Jones: … I know, but, Dan. Dan, I don’t want to be repetitive here, but Peta’s made a very, very valid point. The reality is, no matter how much you say the ideal world exists, basically, in Victoria, the kids have been told not to go to school. In Queensland, the kids have been told not to go to school. And, even Gladys Berejiklian is saying in New South Wales, you don’t have to go to school. Now, there are a whole heap of parents out there saying we don’t have broadband or, at least, the Internet reception’s crook. We don’t have computers. We’re going to have a whole generation of kids – because of the ideological disposition of certain premiers in opposition to the Prime Minister, giving instructions in their state, which run counter to what the Prime Minister is recommending – and these kids finish up being uneducated.
Tehan: Well, Alan, we live in a federation, and states and territories, ultimately, have jurisdictional responsibility when it comes to schools. But, we are working within the National Cabinet and within Education Council when, where all state and territory education ministers meet with the Commonwealth, to get an agreed set of principles which, hopefully, will govern this. And, over time, what we want to see is the schools reopening for more and more students. And, we’ve had some of these discussions last week. For instance, wouldn’t it be great for Year 12s – especially those who have a practical element for what they’re doing – if we could get more of those students back to school, even if it was only one or two days a week, to start doing the practical side of their Year 12 subjects. And, then you look at those doing vocational education, and we want to get them back, as well. So, as you’ve seen from the Prime Minister, he’s very, very determined on this, and we’ll continue to work with the states and territories so we do get the right outcomes for our students.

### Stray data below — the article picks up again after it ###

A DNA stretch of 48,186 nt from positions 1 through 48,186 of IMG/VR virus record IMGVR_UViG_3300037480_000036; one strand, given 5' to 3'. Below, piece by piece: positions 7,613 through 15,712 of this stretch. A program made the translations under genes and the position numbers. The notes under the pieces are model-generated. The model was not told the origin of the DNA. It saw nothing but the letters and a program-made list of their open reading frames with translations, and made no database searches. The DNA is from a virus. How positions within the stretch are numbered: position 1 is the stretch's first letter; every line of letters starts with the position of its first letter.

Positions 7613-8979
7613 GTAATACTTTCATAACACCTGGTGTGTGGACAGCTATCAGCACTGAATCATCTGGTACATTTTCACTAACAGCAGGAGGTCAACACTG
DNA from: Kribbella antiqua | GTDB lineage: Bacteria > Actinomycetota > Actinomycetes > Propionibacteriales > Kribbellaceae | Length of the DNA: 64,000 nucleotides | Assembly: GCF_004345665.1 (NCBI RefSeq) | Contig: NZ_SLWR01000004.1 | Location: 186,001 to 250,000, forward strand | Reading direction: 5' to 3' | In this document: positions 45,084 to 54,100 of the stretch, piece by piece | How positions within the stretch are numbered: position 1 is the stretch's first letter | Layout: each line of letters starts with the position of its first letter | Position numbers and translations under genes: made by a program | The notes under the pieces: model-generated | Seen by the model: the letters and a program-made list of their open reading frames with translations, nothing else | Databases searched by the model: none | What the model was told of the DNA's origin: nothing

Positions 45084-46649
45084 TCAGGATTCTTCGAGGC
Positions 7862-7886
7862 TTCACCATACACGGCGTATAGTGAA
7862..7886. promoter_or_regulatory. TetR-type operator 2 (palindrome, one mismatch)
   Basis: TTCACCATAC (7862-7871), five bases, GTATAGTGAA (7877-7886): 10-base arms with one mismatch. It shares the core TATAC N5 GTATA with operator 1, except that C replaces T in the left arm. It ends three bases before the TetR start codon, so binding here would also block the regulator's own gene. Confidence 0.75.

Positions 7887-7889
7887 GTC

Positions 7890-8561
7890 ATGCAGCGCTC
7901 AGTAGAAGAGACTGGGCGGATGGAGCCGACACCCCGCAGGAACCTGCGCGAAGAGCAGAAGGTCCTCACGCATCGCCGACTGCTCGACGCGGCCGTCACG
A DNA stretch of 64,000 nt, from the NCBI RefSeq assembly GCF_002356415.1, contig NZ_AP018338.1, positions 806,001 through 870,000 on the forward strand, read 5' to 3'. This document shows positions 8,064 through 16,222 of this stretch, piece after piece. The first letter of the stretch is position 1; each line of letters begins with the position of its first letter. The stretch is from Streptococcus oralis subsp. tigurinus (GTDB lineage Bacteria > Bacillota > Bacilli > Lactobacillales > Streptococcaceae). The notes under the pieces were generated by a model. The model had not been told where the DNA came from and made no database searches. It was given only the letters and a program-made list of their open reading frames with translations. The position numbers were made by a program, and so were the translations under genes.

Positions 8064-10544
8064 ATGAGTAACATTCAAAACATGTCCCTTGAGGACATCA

Jones: Okay, Dan. We’ve run out of time, but I just – you made that very interesting point at the end – the practical side. I mean, how do these kids do dance and music and science, biology and all that stuff, from home? I’m damned if I know. And, Peta, I think your concerns are very, very legitimate. Look, we’ve got to go to a break. Peta and I’ll be back after the break. Dan, thank you for your time tonight. Dan Tehan, the Federal Education Minister.